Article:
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Technical Briefs

Modeling the Material Microstructure Effects on the Surface Generation Process in Microendmilling of Dual-Phase Materials

[+] Author and Article Information
A. M. Abdelrahman Elkaseer

Institute of Mechanical and Manufacturing Engineering, Cardiff School of Engineering,  Cardiff University, Cardiff, CF24 3AA, UK; Faculty of EngineeringProduction Engineering and Mechanical Design Department,  Port Said University, Port Said, 42526, EgyptElkaseerAM@CF.AC.UK

S. S. Dimov

School of Mechanical Engineering,  University of Birmingham, Birmingham, B15 2TT, UK

K. B. Popov, M. Negm

Institute of Mechanical and Manufacturing Engineering, Cardiff School of Engineering,  Cardiff University, Cardiff, CF24 3AA, UK

R. Minev

Faculty of Engineering, Science and the Built Environment,  London South Bank University, London, SE1 0AA, UK

J. Manuf. Sci. Eng 134(4), 044501 (Jun 27, 2012) (10 pages) doi:10.1115/1.4006851 History: Received October 01, 2010; Revised May 10, 2012; Published June 26, 2012; Online June 27, 2012

The anisotropic behavior of the material microstructure when processing multiphase materials at microscale becomes an important factor that has to be considered throughout the machining process. This is especially the case when chip-loads and machined features are comparable in size to the cutting edge radius of the tool, and also similar in scale to the grain sizes of the phases present within the material microstructure. Therefore, there is a real need for reliable models, which can be used to simulate the surface generation process during microendmilling of multiphase materials.This paper presents a model to simulate the surface generation process during microendmilling of multiphase materials. The proposed model considers the effects of the following factors: the geometry of the cutting tool, the feed rate, and the workpiece material microstructure. Especially, variations of the minimum chip thickness at phase boundaries are considered by feeding maps of the material microstructure into the model. Thus, the model takes into account these variations that alter the machining mechanism from a proper cutting to ploughing and vice versa, and are the main cause of microburr formation. By applying the proposed model, it is possible to estimate more accurately the resulting roughness because the microburr formation dominates the surface generation process during microendmilling of multiphase materials. The proposed model was experimentally validated by machining two different samples of dual-phase steel under a range of chip-loads. The roughness of the resulting surfaces was measured and compared to the predictions of the proposed model under the same cutting conditions. The results show that the proposed model accurately predicts the roughness of the machined surfaces by taking into account the effects of material multiphase microstructure. Also, the developed model successfully elucidates the mechanism of microburr formation at the phase boundaries, and quantitatively describes its contributions to the resulting surface roughness after microendmilling.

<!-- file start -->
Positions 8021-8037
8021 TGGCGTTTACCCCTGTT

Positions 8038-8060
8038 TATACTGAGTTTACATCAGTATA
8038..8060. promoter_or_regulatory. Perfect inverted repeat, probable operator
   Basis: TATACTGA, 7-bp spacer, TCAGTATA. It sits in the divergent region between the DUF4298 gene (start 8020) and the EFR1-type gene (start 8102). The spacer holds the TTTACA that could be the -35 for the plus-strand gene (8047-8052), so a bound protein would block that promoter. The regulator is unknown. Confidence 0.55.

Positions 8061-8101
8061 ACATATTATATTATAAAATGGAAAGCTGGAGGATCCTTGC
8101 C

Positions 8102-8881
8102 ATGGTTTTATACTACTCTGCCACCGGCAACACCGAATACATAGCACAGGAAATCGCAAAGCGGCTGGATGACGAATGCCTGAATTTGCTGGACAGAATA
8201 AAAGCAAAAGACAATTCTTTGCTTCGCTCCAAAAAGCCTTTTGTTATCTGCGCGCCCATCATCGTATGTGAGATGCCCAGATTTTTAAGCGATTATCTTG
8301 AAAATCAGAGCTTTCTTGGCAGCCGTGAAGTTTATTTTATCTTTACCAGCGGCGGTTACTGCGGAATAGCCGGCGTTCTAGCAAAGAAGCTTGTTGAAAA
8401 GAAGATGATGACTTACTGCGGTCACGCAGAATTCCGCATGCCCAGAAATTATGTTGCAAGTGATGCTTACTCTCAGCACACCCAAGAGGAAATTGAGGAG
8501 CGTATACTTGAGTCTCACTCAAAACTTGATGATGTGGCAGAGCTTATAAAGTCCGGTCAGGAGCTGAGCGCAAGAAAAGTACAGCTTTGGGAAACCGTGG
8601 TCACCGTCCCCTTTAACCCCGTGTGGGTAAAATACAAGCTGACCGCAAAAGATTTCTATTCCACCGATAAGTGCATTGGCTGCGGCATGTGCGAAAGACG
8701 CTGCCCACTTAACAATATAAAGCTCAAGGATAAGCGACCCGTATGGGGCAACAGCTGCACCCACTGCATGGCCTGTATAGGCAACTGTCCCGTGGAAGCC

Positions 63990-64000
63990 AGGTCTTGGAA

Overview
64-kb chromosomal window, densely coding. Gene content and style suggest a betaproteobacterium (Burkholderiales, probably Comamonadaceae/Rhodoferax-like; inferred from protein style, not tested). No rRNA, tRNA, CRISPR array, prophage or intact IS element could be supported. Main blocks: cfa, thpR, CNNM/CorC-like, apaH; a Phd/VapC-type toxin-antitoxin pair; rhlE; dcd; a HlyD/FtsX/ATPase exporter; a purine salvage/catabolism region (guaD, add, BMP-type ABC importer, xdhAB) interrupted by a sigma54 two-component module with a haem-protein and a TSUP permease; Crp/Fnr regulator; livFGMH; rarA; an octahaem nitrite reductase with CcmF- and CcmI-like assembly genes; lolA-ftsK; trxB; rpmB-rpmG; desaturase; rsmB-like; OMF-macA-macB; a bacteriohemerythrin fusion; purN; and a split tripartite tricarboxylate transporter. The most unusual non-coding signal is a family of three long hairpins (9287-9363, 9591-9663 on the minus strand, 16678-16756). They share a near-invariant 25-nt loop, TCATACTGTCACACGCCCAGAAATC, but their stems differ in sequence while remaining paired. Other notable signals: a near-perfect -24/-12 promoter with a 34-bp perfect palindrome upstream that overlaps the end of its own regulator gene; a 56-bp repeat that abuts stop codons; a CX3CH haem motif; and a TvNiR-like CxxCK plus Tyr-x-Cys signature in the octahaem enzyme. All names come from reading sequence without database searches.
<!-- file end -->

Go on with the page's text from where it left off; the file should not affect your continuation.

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Copyright © 2012 by American Society of Mechanical Engineers
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References

Figures

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Figure 1

Microstructure of WCu [11]

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Figure 2

Tool workpiece engagement [2]

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Figure 3

Material microstructure mapping procedure (a) captured picture of the AISI 1040 sample, (b) gray-scale picture, (c) binary picture, and (d) phase boundaries’ picture

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Figure 4

Tool geometries and flute trajectories under perfect process conditions

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Figure 5

Tool geometry effects on surface roughness

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Figure 6

Surface generation cases: (a) Cutting, (b) ploughing and (c) mixing between cutting and ploughing, (d) generated surface with defects due to altering machining conditions, cutting, and ploughing

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Figure 7

Floor surface generation process

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Figure 8

Micrographs of the two samples (a) AISI 1040 and (b) AISI 8620

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Figure 9

Comparison of experimental and simulation results in micromilling a dual-phase AISI 1040 steel

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Figure 10

Comparison of experimental and simulation results in micromilling a dual-phase AISI 8620 steel

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Figure 11

Optical images of the machined surfaces (a) AISI 1040 and (b) AISI 8620

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Figure 12

White light microscope limitation

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